LI, unlike allergies, is affected by quantity. The more lactose you absorb, the more severe the attack will be.
I am not quoting out of some textbook, most are full of errors anyway. I have first hand experience and know quite a few others with the same.

Steve Carper said...

Well, my entire career is built on the fact that anecdotal evidence can't be generally applied. Only solid scientific study can be relied upon for information that can be trusted.

If your "lots of evidence" is one person's experience, then it's not going to change my mind.

If you dismiss textbook information out of hand, then you can claim anything and say anything. The internet is full of people who do in fact claim anything and say anything, and I spend much of my time trying to counter their errors.

I repeat, there is simply no evidence that fats block lactose. Your claim that it does is not evidence. A double-blind study is evidence. No study has ever found that fat content affected symptoms in a measurable and statistically significant way.

It's also wrong that "The more lactose you absorb, the more severe the attack will be." Just the opposite. The more lactose you don't absorb the more symptoms you will get.

Unless you can come up with something better than a personal anecdote, we'll have to go our completely separate paths on this.

intolerant said...

Low fat or skim milks hit you harder, because they are higher in lactose content than regular milks.
Removing the fat does not remove the lactose, hence the proportion of lactose is higher.


Anonymous said...

from wikipedia, Lactose is a water-soluble molecule. Therefore, fat percentage and the curdling process have an impact on which foods may be tolerated. After the curdling process, lactose is found in the water portion (along with whey and casein), but is not found in the fat portion. Dairy products which are "fat reduced" or "fat free" generally have a slightly higher lactose percentage. Additionally, low fat dairy foods also often have various dairy derivatives such as milk solids added to them to enhance sweetness, increasing the lactose content.

---I'VE HAD good luck with Kerrygold butter. The cream is first cultured and then churned. I wonder if that makes for a 'cleaner' separation of fat from milk solids? In any case, when I eat some Kerrygold with my Werthr's caramels I don't have trouble. Now this trick isn't working with my leading grocery store brand of sweet butter .
more from the article...
Butter. The butter-making process separates the majority of milk's water components from the fat components. Lactose, being a water soluble molecule, will still be present in small quantities in the butter unless it is also fermented to produce cultured butter.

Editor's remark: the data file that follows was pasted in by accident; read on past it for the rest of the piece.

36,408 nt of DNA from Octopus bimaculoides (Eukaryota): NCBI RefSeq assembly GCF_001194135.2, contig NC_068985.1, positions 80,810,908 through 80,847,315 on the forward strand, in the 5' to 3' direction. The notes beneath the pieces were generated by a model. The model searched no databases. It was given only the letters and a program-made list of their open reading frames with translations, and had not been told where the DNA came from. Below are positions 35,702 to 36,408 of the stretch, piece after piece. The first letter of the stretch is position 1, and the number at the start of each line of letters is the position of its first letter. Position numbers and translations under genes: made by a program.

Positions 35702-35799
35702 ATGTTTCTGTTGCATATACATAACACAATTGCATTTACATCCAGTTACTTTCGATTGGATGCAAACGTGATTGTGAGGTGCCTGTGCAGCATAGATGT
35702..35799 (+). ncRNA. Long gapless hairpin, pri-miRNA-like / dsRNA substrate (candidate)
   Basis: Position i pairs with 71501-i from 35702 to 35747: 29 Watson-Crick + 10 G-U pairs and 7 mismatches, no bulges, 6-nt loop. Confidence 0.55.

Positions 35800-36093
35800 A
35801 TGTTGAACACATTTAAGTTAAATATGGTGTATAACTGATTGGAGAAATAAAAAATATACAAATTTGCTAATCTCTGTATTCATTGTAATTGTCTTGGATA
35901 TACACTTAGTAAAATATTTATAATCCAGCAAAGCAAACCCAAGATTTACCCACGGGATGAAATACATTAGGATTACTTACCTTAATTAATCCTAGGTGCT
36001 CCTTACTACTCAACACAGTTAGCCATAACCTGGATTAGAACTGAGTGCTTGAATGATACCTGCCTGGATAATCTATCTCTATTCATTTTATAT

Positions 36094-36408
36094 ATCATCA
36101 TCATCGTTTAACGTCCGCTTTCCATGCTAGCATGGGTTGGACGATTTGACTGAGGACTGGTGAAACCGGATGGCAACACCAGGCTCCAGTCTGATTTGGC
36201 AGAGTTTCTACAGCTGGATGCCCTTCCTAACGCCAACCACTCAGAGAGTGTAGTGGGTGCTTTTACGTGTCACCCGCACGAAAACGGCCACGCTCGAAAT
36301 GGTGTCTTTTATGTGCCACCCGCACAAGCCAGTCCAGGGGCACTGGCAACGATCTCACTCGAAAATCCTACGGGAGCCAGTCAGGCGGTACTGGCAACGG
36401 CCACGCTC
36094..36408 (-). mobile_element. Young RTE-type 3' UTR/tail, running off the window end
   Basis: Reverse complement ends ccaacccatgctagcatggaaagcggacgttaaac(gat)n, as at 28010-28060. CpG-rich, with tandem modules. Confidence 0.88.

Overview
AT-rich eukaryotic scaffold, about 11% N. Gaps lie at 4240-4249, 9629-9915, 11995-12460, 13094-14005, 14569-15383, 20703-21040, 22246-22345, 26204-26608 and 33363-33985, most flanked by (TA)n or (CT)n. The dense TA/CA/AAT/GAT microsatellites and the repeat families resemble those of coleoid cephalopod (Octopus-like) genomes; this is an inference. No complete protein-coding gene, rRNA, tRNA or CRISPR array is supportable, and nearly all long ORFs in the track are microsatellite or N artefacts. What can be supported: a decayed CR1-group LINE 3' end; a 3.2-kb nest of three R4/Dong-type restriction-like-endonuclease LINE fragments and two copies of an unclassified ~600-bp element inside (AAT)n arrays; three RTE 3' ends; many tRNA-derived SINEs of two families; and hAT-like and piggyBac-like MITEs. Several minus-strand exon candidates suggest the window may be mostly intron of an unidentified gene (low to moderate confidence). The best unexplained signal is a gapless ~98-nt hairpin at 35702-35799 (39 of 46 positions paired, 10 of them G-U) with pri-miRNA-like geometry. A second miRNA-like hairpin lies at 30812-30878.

Anonymous said...

excuse me, Do you really eat butter with your candy?

Dorie said...

Ok, I am seriously lactose intolerant. Have been since I a child. In those days,if you had a stomach ache after dinner you were given more milk. So between the milk at dinner and after I was always getting sick. Mom not knowing was also buying whole milk from the local dairy. Then their was carvel treats on Friday nights. I was consequently a skinny kid witha noisy unhappy belly. In college on my own, I wound up in thehospital because there didn't seem anything by that time I could eat that I could keep in me. A young resident figured out I was lactose intolerant. By that time I was 30lbs. underweight. I have been through all the lactaid pills, only to find that they didn't work for me. I cannot have yogurt, milk, buttermilk,any soft cheese, cream cheeses, cottage cheeses, ricotta . What I can eat is extra Sharpe cheddars, hard cheeses and shredded mozzarella. I can't touch goat or sheep cheeses. I usually drink Silk soy milk, sometimes almond and will make things with them and lactaid milk. I like the lactose ice cream, but sometimes if my portion is higher than 1/2 cup it will backfire, although they say its lactose free. I used to be able to have alittlebutter in cooked foods. Now that is not working for me. I do use smart balance products with no problems. Almond whip cream is a good substitute for heavy cream in recipes. I also have IBS.......couldn't tell you which came on first. My mom who is in denile, is also lactose intolerant but claims not as bad. My point is there are many degrees to this lactose problem. Some have it like me and don't take too many chances and others can still eat yogurt and ice cream like my mom. I spent so many years getting sick way before soy and lactose products or knowledge of this problem was available that I take very little chances, especially when eating out. The reaction gets worse as you get older. I am 56.

Anonymous said...

High fat foods decrease intestinal motility, allowing whatever residual lactase is still present on the brush border more time to work before the lactose rich chyme reaches the large intestine.

Steve Carper said...

I can't find any studies that discuss the effect of high-fat foods on lactose absorption. It's true that fats slow gastric emptying, but that's not the same as small intestinal transit times. If you can cite studies showing that "High fat foods decrease intestinal motility" I'd appreciate it.

Anonymous said...

I think I am lactose intolerant, not sure yet. I am so glad to see a real scientist who works with facts and not anecdotal evidence. Applause. Keep up the good work.